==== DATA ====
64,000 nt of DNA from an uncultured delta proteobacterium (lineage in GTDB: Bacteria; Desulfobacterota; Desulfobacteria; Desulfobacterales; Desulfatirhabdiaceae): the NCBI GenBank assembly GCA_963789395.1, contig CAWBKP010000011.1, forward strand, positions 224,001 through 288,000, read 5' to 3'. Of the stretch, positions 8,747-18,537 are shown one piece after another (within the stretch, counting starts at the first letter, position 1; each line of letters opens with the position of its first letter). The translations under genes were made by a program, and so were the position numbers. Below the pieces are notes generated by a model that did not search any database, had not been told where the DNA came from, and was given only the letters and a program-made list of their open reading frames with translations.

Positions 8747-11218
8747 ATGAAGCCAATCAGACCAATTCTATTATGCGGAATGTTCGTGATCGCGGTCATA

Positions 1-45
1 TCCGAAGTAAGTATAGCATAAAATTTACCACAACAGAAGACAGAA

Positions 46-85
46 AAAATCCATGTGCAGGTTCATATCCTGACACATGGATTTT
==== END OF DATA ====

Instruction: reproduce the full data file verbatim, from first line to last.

64,000 nt of DNA from an uncultured delta proteobacterium (lineage in GTDB: Bacteria; Desulfobacterota; Desulfobacteria; Desulfobacterales; Desulfatirhabdiaceae): the NCBI GenBank assembly GCA_963789395.1, contig CAWBKP010000011.1, forward strand, positions 224,001 through 288,000, read 5' to 3'. Of the stretch, positions 8,747-18,537 are shown one piece after another (within the stretch, counting starts at the first letter, position 1; each line of letters opens with the position of its first letter). The translations under genes were made by a program, and so were the position numbers. Below the pieces are notes generated by a model that did not search any database, had not been told where the DNA came from, and was given only the letters and a program-made list of their open reading frames with translations.

Positions 8747-11218
8747 ATGAAGCCAATCAGACCAATTCTATTATGCGGAATGTTCGTGATCGCGGTCATA

Positions 1-45
1 TCCGAAGTAAGTATAGCATAAAATTTACCACAACAGAAGACAGAA

Positions 46-85
46 AAAATCCATGTGCAGGTTCATATCCTGACACATGGATTTT